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“Superbug” Lawsuits Continue Against Medical Device Company Olympus America

Olympus America sued for endoscope bacteria

A litany of complaints has been filed against medical device manufacturer Olympus America in the wake of the deadly UCLA “superbug” outbreak that has left two people dead and many more potentially exposed to the bacteria. The numerous complaints commonly allege that Olympus America failed to provide the necessary cleaning instructions that would have allowed hospital staff to adequately sterilize the specialized endoscopes it sells.

The bacteria in question, carbapenem-resistant Enterobacteriaceae (more frequently referred to as CRE), is highly resistant to antibiotics, and as a result, it can kill up to 50% of infected patients. Of the seven patients known to have been infected during the outbreak, two have died. Officials estimate that over 180 other patients may have potentially been exposed to the bacteria.

Improper Sterilization Alleged

The specialized Q180V model endoscopes (also known as duodenoscopes) were allegedly redesigned in 2014, yet no additional cleaning instructions were provided following the update, according to the complaints. The UCLA hospital where the outbreak took place claims in its defense that it “sterilized the scopes according to the standards stipulated by the manufacturer.” While it appears that none of the lawsuits filed thus far have named the hospital as a defendant, the UCLA Ronald Reagan Medical Center has refused to comment on the pending litigation.

Instead, the plaintiffs have launched a variety of accusations at the manufacturer, claiming that Olympus America engaged in negligence, products liability, and even fraud. “The manufacturer must ensure that the validated reprocessing protocol is disseminated to medical facilities and professionals,” says one of the complaints. It further concludes, “Olympus failed to take these critical steps with the redesigned Q180V scope.”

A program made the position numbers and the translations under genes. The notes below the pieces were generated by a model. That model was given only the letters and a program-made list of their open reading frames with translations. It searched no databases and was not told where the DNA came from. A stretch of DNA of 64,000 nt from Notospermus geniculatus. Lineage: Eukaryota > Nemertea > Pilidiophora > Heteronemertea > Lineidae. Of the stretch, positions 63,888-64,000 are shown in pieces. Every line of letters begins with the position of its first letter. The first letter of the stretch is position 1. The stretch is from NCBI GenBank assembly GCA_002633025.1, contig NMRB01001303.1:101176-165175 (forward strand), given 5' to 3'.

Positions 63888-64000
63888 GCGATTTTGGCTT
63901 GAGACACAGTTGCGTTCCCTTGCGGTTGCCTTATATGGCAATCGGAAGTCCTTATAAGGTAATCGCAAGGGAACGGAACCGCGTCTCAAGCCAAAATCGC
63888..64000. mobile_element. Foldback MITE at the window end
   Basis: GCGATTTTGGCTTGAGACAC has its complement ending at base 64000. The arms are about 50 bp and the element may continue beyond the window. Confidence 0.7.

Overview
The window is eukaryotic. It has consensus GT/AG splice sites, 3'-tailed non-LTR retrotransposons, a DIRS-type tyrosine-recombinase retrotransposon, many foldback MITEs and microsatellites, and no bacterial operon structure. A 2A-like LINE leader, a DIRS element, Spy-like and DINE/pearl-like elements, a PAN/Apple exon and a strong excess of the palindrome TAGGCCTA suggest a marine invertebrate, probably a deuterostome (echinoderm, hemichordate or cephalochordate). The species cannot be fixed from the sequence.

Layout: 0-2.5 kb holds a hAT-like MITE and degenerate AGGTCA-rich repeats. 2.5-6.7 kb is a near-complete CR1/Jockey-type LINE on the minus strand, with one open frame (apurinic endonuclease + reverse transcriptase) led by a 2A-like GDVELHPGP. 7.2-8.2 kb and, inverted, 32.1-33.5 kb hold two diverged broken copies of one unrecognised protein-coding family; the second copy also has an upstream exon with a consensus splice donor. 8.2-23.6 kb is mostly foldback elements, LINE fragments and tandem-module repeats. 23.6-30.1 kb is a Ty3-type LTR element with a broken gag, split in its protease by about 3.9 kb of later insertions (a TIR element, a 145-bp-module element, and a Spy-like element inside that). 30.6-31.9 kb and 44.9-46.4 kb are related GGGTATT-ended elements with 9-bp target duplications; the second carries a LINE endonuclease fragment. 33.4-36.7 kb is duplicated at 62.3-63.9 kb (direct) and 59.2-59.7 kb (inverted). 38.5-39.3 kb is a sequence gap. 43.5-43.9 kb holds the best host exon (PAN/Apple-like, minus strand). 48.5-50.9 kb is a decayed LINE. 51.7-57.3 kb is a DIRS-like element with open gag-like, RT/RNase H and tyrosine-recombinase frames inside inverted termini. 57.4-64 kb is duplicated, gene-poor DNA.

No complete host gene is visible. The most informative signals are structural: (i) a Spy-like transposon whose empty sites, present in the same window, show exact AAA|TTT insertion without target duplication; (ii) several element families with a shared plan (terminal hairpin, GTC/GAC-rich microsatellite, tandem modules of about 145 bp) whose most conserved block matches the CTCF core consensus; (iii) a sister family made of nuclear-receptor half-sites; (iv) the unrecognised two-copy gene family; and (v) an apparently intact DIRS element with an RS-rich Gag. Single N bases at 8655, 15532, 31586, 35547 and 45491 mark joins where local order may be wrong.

How Great Is the Danger?

Says infection control expert Marc-Oliver Wright, “If this can happen at UCLA this can happen everywhere.” The endoscopic devices in question are used in more than 500,000 procedures each year across the U.S., and are primarily used to drain fluids, inject contrast dyes, or insert other medical instruments to obtain biopsies or treat abnormalities. The light, flexible tubes are notoriously difficult to clean as a result of their design.

According to guidelines published by the U.S. Food and Drug Administration, the complex design of the endoscopes had the potential to impede the ability of hospital staff to “clean, disinfect and sterilize [the] reusable devices.” A scant two days after the UCLA outbreak came to light, the FDA issued a statement that “effective cleaning of all areas of the duodenoscope may not be possible.” Accordingly, the FDA has come under heavy fire for failing to more aggressively regulate the devices prior to the superbug outbreak.

UCLA Medical’s own director, Dr. Zachary Rubin, has been critical of the FDA’s guidelines and Olympus America’s recommendations. “The fact that we’ve identified this infection in a couple of different hospitals now suggests that the routine process we were using was just not quite adequate even though at the time they were FDA approved,” said Rubin.

Medical device cases are complicated, and if you or anyone you know has been exposed to infection at a hospital, you should only speak to expert attorneys who specialize this field. Here at Magaña, Cathcart & McCarthy, we have the expertise and knowledge that you need for your case to succeed. If you think you may have been injured, call us immediately at 310-553-6630.

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